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Wildlife displays are situated throughout the Lincoln building that houses Cabela's customer care center and its World's Foremost Bank.

The Federal Reserve on Wednesday signed off on the sale of Cabela's World's Foremost Bank, paving the way for the company to complete its merger with Bass Pro Shops.

The Fed released a 23-page order Wednesday afternoon that said it concluded the sale of the bank to Columbus, Georgia-based Synovus Financial "would not have a significantly adverse effect on competition or on the concentration of resources in any relevant banking market."

Synovus, which joined the deal in April after Capital One ran into regulatory issues, plans to take over $1.2 billion in assets from the bank, keep certificates of deposit and sell the credit card assets to Capital One.

The sale of the bank assets was the last hurdle to clear in Cabela's $4 billion sale to rival Bass Pro Shops. The deal received Cabela's shareholder approval and the approval of anti-trust regulators in July.

The deal is now expected to close before Oct. 3. Though Bass Pro Shops will continue to use the Cabela's name and keep its stores open, there are likely to be layoffs of Cabela's employees in Sidney, where the outdoors retailer has its headquarters.

The company employs around 2,000 people in the town of about 7,000, and though Bass Pro has said it plans to keep a "significant" presence there, it has acknowledged that there will be job cuts.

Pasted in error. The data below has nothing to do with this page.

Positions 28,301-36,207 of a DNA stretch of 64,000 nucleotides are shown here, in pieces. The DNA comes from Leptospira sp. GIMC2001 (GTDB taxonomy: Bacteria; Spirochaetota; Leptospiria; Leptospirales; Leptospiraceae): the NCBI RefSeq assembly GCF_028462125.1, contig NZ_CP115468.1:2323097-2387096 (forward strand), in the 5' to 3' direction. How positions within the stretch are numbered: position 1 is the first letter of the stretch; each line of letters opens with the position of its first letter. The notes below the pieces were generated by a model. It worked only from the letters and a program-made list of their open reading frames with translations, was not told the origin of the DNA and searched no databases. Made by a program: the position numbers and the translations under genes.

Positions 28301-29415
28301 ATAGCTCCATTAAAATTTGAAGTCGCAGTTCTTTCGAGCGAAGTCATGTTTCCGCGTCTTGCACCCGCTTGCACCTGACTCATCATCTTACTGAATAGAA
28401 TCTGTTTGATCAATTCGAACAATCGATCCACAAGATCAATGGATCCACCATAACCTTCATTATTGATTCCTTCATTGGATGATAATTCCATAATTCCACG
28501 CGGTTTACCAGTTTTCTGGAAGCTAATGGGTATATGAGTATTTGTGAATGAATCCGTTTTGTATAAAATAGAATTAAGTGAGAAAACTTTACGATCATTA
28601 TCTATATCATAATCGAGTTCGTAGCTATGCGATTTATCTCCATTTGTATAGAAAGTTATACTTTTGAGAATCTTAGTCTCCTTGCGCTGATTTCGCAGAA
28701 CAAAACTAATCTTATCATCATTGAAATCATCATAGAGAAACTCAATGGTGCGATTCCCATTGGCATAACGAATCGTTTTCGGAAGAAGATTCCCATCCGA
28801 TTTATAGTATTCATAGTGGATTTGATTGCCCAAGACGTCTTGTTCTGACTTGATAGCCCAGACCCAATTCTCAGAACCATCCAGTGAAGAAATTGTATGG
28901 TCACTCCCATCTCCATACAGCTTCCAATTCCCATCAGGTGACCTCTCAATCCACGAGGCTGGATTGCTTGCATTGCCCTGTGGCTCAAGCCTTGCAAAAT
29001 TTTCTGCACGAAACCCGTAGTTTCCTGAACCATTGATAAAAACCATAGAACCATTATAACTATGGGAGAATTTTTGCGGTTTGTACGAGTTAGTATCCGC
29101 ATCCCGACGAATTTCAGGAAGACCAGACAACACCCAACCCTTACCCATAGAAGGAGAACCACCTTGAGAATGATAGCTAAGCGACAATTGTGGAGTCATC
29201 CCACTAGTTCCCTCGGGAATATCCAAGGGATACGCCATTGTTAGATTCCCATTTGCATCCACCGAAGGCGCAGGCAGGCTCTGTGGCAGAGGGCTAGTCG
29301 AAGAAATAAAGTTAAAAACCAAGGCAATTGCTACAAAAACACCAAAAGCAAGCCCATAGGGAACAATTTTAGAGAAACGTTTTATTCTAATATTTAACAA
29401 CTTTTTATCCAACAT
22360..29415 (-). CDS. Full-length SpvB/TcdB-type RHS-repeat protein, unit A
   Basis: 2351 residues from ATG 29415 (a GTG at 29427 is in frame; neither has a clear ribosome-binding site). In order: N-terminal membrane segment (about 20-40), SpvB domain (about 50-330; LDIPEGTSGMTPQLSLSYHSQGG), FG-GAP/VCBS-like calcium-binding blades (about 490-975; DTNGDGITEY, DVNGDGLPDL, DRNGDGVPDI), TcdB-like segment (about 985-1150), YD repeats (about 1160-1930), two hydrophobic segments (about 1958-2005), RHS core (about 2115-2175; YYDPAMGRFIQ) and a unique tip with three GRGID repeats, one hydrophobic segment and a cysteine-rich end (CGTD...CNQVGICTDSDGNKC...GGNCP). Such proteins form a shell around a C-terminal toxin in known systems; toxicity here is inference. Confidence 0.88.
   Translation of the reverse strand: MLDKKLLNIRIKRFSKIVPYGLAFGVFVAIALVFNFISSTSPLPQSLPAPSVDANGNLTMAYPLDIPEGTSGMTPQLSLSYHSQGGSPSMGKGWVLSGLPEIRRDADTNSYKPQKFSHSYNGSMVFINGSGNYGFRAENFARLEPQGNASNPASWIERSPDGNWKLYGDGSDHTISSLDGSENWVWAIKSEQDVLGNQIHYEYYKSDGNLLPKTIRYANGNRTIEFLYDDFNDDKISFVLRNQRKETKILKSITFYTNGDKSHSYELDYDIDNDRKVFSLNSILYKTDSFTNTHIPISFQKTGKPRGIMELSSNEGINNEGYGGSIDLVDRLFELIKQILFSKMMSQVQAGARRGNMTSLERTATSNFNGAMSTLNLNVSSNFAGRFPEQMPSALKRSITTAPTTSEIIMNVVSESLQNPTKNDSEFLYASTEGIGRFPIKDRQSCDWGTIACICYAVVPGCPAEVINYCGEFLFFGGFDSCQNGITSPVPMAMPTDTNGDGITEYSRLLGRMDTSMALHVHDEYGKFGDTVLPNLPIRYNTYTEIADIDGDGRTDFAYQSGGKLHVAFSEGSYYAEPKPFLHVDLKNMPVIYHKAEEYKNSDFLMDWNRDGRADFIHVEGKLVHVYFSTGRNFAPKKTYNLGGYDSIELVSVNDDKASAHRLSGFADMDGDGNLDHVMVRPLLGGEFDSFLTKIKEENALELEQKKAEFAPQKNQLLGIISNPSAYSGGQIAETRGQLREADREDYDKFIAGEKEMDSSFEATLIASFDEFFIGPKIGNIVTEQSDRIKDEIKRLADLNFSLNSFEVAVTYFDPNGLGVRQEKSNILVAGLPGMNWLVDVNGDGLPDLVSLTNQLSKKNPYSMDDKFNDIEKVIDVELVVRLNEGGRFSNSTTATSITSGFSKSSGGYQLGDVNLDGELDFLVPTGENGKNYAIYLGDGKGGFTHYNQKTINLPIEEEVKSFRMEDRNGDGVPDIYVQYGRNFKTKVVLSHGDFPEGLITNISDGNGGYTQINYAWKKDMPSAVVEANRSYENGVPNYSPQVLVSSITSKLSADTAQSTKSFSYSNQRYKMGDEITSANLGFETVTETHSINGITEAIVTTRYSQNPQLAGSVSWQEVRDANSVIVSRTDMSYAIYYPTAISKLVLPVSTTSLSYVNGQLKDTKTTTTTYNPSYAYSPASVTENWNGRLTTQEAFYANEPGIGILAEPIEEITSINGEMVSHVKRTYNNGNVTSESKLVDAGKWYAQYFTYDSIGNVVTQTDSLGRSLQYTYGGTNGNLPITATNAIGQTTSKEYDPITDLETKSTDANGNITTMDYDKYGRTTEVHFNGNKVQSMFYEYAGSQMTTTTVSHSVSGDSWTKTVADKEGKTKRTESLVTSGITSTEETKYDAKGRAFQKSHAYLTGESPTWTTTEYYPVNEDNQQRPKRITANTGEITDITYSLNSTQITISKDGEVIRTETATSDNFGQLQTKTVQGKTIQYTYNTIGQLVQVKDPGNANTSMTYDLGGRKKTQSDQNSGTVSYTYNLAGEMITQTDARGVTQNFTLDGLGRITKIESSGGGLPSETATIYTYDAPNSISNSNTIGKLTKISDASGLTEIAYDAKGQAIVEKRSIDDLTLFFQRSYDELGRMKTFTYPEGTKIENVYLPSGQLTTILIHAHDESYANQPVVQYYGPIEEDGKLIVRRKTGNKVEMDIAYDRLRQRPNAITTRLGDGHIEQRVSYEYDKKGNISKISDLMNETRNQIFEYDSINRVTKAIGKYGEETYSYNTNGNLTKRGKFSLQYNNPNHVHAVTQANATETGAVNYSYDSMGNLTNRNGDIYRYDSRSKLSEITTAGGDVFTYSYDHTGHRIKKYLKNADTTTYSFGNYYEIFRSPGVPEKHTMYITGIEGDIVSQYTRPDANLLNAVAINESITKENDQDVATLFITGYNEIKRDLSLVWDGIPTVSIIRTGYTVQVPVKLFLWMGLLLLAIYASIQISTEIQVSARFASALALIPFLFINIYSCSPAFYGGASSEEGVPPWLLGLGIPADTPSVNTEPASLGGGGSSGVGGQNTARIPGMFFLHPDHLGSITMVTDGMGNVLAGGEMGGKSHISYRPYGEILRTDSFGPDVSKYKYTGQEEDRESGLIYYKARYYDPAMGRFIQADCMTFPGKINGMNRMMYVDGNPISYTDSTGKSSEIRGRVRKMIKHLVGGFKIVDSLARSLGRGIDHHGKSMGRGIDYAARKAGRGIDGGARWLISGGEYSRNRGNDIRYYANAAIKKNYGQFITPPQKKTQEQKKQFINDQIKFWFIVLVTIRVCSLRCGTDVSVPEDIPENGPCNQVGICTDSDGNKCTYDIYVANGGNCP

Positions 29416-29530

The outlook for Lincoln is brighter. Capital One has said it plans to keep the credit card operation based in Lincoln and appears likely to keep most if not all of the more than 500 people working there.

Emails sent to all four companies seeking comment were not returned.

Investors seemed to breathe a sigh of relief after the Fed's announcement. Though it came after the close of U.S. stock markets, Cabela's stock rose 14 percent in after-hours trading.

There had been speculation that if the Fed did not approve the bank sale by the Oct. 3 deadline for the merger to close, that Bass Pro would seek a lower price or walk away from the deal.

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On Twitter @LincolnBizBuzz.


Business editor/reporter

Matt Olberding is a Lincoln native and University of Nebraska-Lincoln graduate who has been covering business for the Journal Star since 2005.

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